Andalusian Adventure–Closing Cycles and Moving Forward

Though leaving Morocco was difficult, I was looking forward to seeing some of my old friends again.  I flew from Casablanca (CMN) to Malaga, Spain (AGP) to catch a bus to Granada to visit my roommate from UCSD.

Granada is one of my favorite cities in Spain and it’s well-known mix of Moorish and European cultures made it the perfect place to ease my way from life in Morocco back into the Western World.  The fact that my orientation for Morocco had occurred in the same city, just nine months before, emphasized the fact that my time abroad had come full circle.  I was back where I had started on this grand adventure, but my perspective was completely different.


I now knew so much more about both the Spanish and Islamic cultures that had fused into this beautiful city that I could pick out more of the details and actually see that history reflected in the buildings and people around me.  Having already visited all the touristy parts of town, I worried less about seeing the sights and focused more on enjoying my time, soaking up the atmosphere, and giving myself time to relax and process my experiences a little bit before moving on to the next grand adventure.  I only had a couple of days to spend in Granada before I had to meet another friend in Germany, but I made the most of it.

My roommate Judy met me at the bus station and, after stopping by her place for a quick shower, rest, and dumping of the ridiculous monstrosity of my suitcase, we headed out for some Tapas.

After living so long in Morocco, where the streets are almost deserted by ten o’clock and alcohol is technically illegal, it was a little weird to see so many people out and about, visiting and drinking, going from one tapas bar to another, but the freedom of being out at night in such a relaxed, friendly atmosphere was refreshing and we easily slipped into the crowd at one of Judy’s favorite places and began sampling the tasty snacks Granada is so famous for [In Granada, every drink you buy comes with a free tapa].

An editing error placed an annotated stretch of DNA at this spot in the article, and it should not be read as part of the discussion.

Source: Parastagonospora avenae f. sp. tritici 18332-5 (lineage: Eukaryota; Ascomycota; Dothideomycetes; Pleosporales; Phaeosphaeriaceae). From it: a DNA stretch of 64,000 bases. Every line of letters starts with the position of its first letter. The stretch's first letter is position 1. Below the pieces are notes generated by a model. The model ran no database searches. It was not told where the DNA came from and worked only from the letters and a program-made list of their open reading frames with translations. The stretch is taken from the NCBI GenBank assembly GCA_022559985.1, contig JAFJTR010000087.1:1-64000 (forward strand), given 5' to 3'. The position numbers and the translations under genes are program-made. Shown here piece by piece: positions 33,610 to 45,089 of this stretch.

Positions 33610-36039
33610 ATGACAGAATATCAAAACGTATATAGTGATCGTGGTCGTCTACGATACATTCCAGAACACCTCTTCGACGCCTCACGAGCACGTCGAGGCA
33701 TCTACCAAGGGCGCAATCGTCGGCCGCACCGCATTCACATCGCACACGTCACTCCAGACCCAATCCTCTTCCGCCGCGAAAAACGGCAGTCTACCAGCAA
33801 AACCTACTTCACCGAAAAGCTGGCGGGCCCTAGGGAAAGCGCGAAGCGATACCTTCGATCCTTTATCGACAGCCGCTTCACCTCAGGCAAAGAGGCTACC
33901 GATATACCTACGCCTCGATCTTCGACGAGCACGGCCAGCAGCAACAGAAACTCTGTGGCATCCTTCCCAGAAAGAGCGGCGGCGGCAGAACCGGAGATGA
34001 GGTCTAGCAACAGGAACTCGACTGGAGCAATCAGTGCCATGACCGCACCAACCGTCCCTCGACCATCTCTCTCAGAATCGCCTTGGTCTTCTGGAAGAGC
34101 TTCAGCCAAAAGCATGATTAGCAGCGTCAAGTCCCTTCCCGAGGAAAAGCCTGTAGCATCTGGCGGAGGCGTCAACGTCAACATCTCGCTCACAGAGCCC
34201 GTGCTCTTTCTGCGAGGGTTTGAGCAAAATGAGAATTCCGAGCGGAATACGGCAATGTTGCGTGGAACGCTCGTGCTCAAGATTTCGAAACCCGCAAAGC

After going to a few different places for Tapas, we met some of Judy’s friends and went out dancing.  I hadn’t slept much in the days leading up to my departure from Morocco, the last night of which was spent swatting mosquitos and trying to catch some Z’s on the airport floor in Casablanca, so by the time we left the club around 5:30am (which is decent but still relatively early by Spanish standards), I was more than ready to crash and slept gloriously soundly until 2:30 the next afternoon.

The following days were spent at a more relaxed pace.  My friend and I wandered aimlessly through the town, she showed me some of her favorite places to eat, to run, to view the Alhambra.  We traded stories, hardly believing it had been almost a whole year since we saw each other last.


On Monday, Judy had class and an internship she had to go to, so I had a few hours to wander on my own.  I headed back up to one of my favorite neighborhoods, the Albaizin, or Arab Quarter.  Within a few minutes of entering the winding streets that set this quarter apart from the rest of the city, I was surrounded by shops that would blend perfectly into any Moroccan medina and could hear Darija spoken around every corner.  I could once again hold a conversation and barter for my purchases in Darija, the language that had surrounded me and become part of “home” for the past nine months.  It was a glorious relief to know that I hadn’t left all of Morocco behind, but it was also sad to know this would probably be the last time I could converse with people in Darija for a long time to come.